May 10, 2011
Seven Wonders of the Ancient World - Part Five
Ptolemy Soter commissioned the construction of the Lighthouse of Alexandria (also known as Pharos Lighthouse, so named for the island it was built on) for 800 silver talents. Architect Sostratos of Knidos started construction of it in 270 B.C. The lighthouse was not completed until after Soter’s death, when his son, Ptolemy Philadelphus came to power.
Constructed from large blocks of light-coloured stone, the tower was made up of three sections: a lower square section with a central core, a middle octagonal section, and, at the top, a circular section. A statue of Poseidon stood atop the tower during the Roman period. The Pharos' masonry blocks were interlocked, sealed together using molten lead, to withstand the pounding of the waves.
The lowest part was square and almost 200 feet high. It is believed this section had 364 rooms measuring from ten to twenty cubits square. The rooms were designed with vents and windows in order to absorb gusts of wind against the Lighthouse reducing the risk of collapse. These rooms were covered with beams of teakwood and an arch of stones, cemented and decorated. There were also a series of 72 wide ramps creating access to the top of the Lighthouse. Viewing galleries were constructed on the second and third levels of the structure where visitors could experience a view from nearly 400 feet high.
The interior of the upper two sections had a shaft with a dumbwaiter that was used to transport fuel up to the fire. Staircases allowed visitors and the keepers to climb to the beacon chamber. There, according to reports, a large curved mirror, perhaps made of polished metal, was used to project the fire's light into a beam.
The Pharos Lighthouse was fitted with every scientific improvement known to the age. The mirror could reflect the light more than 35 miles off-shore. Theories conflict on how the mirror was made, some say it was made from a highly polished metal while others believe it was made from silver-backed glass.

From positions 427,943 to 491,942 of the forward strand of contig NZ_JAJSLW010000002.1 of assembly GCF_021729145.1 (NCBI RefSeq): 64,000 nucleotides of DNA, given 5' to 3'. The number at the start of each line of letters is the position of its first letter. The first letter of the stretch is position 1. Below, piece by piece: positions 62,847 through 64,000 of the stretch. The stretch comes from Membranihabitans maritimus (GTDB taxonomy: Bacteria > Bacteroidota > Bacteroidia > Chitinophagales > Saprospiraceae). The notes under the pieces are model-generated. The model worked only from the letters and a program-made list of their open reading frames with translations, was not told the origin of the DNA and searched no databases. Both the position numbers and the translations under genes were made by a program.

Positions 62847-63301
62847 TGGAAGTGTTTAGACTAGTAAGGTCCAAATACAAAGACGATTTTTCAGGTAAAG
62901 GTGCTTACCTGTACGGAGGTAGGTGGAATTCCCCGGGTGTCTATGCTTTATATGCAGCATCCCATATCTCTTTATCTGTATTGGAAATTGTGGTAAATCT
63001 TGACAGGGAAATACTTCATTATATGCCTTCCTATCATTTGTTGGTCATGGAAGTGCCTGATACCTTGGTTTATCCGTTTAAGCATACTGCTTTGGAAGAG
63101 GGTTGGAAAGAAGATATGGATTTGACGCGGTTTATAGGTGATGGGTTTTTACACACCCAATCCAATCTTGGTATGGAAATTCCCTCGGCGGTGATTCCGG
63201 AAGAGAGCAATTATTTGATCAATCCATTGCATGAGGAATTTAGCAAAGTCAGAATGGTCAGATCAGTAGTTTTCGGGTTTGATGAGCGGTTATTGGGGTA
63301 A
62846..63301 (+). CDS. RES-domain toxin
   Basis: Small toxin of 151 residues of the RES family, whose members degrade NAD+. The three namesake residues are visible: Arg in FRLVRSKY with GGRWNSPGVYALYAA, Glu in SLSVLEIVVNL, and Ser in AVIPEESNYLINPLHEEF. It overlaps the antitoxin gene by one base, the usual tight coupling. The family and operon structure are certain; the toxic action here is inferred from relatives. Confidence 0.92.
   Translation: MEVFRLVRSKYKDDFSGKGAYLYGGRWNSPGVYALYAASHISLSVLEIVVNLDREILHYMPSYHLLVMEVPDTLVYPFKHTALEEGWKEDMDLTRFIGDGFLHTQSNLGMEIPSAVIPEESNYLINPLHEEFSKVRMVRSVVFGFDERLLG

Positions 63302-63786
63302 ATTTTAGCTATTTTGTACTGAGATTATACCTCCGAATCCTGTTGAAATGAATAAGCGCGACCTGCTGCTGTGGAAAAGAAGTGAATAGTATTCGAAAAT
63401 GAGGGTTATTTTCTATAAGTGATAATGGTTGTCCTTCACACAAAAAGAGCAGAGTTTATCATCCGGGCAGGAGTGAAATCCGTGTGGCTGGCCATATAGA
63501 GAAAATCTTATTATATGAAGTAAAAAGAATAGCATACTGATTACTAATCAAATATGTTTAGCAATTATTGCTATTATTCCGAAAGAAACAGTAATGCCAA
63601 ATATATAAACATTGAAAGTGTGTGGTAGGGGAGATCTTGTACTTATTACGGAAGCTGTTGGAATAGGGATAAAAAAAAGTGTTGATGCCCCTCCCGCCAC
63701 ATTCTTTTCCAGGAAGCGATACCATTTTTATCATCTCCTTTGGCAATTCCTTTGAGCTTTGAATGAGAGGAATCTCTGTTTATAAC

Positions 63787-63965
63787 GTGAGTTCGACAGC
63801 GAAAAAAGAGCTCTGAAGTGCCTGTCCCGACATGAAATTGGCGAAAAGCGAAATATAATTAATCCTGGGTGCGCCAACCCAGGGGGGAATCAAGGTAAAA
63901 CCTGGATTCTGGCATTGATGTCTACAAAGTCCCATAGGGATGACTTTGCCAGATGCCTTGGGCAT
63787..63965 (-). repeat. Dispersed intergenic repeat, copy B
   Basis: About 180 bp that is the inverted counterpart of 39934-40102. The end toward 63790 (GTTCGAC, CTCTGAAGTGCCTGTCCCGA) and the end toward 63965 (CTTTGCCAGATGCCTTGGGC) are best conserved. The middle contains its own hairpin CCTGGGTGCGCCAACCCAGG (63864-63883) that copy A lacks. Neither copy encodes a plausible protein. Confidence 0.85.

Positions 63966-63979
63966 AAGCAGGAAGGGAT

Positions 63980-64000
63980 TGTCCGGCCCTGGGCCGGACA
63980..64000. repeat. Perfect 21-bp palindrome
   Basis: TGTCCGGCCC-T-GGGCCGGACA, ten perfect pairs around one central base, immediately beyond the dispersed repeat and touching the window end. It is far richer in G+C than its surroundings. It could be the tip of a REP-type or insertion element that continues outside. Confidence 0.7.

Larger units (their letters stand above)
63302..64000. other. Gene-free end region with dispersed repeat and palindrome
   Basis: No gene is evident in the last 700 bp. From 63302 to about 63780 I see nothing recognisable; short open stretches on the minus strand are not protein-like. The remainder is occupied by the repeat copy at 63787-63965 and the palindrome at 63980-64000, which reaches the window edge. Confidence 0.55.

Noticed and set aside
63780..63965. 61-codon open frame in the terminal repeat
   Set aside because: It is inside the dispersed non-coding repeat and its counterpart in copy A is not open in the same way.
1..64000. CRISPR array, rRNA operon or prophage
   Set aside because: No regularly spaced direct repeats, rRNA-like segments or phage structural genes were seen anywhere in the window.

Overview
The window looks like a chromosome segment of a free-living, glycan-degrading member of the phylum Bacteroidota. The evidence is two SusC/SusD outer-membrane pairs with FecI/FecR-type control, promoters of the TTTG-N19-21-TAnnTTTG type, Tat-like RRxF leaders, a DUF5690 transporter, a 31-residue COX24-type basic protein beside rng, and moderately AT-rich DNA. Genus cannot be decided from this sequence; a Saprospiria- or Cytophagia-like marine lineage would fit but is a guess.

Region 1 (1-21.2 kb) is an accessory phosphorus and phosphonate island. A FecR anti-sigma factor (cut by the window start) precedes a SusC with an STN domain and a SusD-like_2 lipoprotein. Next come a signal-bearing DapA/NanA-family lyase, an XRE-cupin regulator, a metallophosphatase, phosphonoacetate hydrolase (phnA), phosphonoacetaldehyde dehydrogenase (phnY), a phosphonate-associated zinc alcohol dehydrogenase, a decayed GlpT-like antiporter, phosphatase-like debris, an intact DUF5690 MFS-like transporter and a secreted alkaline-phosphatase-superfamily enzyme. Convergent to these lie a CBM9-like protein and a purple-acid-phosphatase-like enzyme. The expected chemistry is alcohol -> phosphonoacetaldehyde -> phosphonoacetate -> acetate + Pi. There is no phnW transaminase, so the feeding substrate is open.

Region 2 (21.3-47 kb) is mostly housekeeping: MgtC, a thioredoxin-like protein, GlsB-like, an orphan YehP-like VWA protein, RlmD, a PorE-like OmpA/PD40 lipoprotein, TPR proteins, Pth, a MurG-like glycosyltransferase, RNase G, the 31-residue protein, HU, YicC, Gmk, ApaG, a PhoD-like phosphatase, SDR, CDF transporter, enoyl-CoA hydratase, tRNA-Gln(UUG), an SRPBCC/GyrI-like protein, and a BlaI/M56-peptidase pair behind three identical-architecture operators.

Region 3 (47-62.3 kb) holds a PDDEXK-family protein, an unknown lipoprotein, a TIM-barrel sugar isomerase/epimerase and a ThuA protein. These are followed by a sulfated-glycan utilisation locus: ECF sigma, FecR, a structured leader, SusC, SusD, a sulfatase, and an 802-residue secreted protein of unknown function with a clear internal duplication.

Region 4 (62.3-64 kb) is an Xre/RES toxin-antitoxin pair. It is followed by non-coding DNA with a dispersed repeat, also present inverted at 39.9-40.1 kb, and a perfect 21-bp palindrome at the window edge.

There are many legends and myths surrounding the mirror. Some say that the mirror was used as a weapon to concentrate the rays of the sun to set enemy ships on fire as they approached the harbour. Other myths refer to the use of a powerful telescope which was located at the top of the Lighthouse which used refracting mirrors to magnify objects.
The Lighthouse stood for 1,500 years. A happened to so many ancient buildings, earthquakes eventually brought it down. The first one, in 1303, shook up the entire area; the second one, 20 years later, did significant structural damage. By this time, the Lighthouse had fallen into disrepair. In 1480, Sultan Qaitbay used the stone and marble that had once made up the Lighthouse to build a fort on the very spot where the Lighthouse once stood.
In 1994 archaeologists found large blocks underwater that they believe to have been part of the Pharos Lighthouse. Some of these blocks were brought up and put on. There are rumours that are plans to turn this site into an archaeological park with a lighthouse museum. In a few years visitors may be able to rent scuba gear and dive in the bay among the remains of the great Pharos Lighthouse.